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Recently I have been doing a lot of trim carpentry for a company and since I cope all my trim I have come to realize my old coping saw is a piece of junk and I've never got into the coping with a jigsaw thing. Seems a little cumbersome for the task at hand. Lol! I think I bought my old saw a couple years ago at Home Depot or Lowes. Anyhow, I didn't want to replace it with another POJ like I already have so I did a search and came across Knew Concepts. If you don't already know they make some really nice coping and fret saws. I have to say I couldn't be happier with my purchase. The biggest problem with the big box store coping saws are they just don't properly tension the blade because the frame tends to flex which leaves you trying to cut with a rubber band. This is not an issue with their saws and you will be coping like a pro in no time. If you are like me and make your living woodworking then 150 bucks is a small price to pay for a quality tool. Cheers!!

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First time I've seen that saw. I usually use my coping saw with the blade turned 90 degrees to the frame so the frame is out of my way. At times I'll twist the blade for making tight corner cuts. I notice the saw doesn't have pins for moving the blade like ordinary coping saws. Do you just release the toggle to rotate the blade? Does the toggle stay in that position? Can you turn one end and keep the other in position easily? With an ordinary coping saw, I can twist the blade while in a cut and return it to a straight position just with the pins and no tension release. This technique turns a corner with a single stroke and no excess pressure to force the blade to change directions.
 

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First time I've seen that saw. I usually use my coping saw with the blade turned 90 degrees to the frame so the frame is out of my way. At times I'll twist the blade for making tight corner cuts. I notice the saw doesn't have pins for moving the blade like ordinary coping saws. Do you just release the toggle to rotate the blade? Does the toggle stay in that position? Can you turn one end and keep the other in position easily? With an ordinary coping saw, I can twist the blade while in a cut and return it to a straight position just with the pins and no tension release. This technique turns a corner with a single stroke and no excess pressure to force the blade to change directions.
+1. :yes: Same here. I've had my coping saws for many years, and they serve me well. I don't remember what they cost in the last century, but $150 seems a bit steep.



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Discussion Starter #6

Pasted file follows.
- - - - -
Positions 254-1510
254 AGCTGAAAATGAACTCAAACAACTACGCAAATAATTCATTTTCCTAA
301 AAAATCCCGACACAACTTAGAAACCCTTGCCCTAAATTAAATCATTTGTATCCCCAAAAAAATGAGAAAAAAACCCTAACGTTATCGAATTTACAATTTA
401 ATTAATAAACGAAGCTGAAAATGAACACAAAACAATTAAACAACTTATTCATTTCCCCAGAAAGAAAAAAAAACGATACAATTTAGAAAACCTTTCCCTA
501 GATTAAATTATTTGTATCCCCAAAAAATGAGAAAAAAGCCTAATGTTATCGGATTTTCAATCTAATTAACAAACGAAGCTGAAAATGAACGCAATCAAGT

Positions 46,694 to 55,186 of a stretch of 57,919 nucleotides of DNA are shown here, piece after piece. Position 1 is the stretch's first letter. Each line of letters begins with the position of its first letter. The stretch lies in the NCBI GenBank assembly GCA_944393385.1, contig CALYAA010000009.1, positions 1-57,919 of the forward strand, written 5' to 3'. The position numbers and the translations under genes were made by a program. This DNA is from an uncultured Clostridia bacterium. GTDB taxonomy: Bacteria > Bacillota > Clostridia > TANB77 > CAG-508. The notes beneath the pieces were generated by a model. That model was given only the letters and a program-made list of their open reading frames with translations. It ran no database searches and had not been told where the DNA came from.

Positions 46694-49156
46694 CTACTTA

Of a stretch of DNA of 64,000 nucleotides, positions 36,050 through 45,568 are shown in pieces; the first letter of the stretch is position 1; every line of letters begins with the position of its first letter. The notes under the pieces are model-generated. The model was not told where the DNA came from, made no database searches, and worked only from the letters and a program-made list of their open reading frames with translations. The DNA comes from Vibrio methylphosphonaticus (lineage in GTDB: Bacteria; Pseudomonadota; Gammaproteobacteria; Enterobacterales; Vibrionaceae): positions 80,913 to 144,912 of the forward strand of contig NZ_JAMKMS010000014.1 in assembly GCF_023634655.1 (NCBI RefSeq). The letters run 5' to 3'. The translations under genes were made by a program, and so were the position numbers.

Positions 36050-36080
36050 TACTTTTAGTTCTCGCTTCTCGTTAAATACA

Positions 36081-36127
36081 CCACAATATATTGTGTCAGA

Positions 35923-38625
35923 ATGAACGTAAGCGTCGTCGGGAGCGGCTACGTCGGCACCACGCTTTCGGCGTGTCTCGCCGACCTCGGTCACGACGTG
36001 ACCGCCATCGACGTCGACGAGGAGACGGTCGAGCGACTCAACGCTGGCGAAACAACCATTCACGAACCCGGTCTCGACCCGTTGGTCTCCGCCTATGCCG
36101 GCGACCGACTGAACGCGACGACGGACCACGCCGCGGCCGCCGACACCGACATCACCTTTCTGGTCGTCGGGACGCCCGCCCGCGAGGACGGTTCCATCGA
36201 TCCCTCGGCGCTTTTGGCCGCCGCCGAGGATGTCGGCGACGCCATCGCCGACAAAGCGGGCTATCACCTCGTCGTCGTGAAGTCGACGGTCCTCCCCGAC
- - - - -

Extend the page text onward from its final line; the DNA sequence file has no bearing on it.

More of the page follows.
The saw has 8 different positive stops so the blade can be positioned at different directions. You just release the tension push the ends together to reposition the blade.
 

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Discussion Starter #7
cabinetman said:
+1. :yes: Same here. I've had my coping saws for many years, and they serve me well. I don't remember what they cost in the last century, but $150 seems a bit steep. .
And I bet you don't have a problem spending the same on a good Dovetail saw? So, what would justify spending 150 bucks on one style saw over another? When you cope as much as I do you would gladly spend that money to use a quality saw verses the crap home store ones.
 

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The frame compression in a dumb coping saw drives me nuts when I am trying to do a rough out for a substantial wood carving. Blades twist and pop out. . . the usual. The Knew Concepts frame is stiff, hard and won't bend. 8 blade orientations. The next big piece I sell, I get one of those.

Maybe I have to release knees, elbows and such. I expect predictable cuts like Calwilliams63 expects.
The reasons are vastly different but the intent and the result are the same.

Smith Brother: you have or you won'tl. You would have to be in my shop on Day One to see the rough out. After that, under a 9/15, a 5/35 and a 2/30 with a 30oz lead core mallet, whatever I did with the coping saw is long gone. I can sell you a nice bag of chunks and chips, though.
Animal Family, Frog Dish. . . others, I forget.
I can start with an adze, my full Stubai or a baby sitka from Kestrel. Some days I just don't need to hack away at it so hard.
 

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Discussion Starter #10
Smith Brother said:
I would love to see some of the things you cope. Thanks, Dale in Indy
Nothing special..... But, a whole lot of poplar trim (crown, base, chair rail, etc) I have a contractor that loves his poplar trim. I like coping since that is the way I had learned and seem to get tighter joints that way. I use my scroll saw and bandsaw for stuff in the shop.
 
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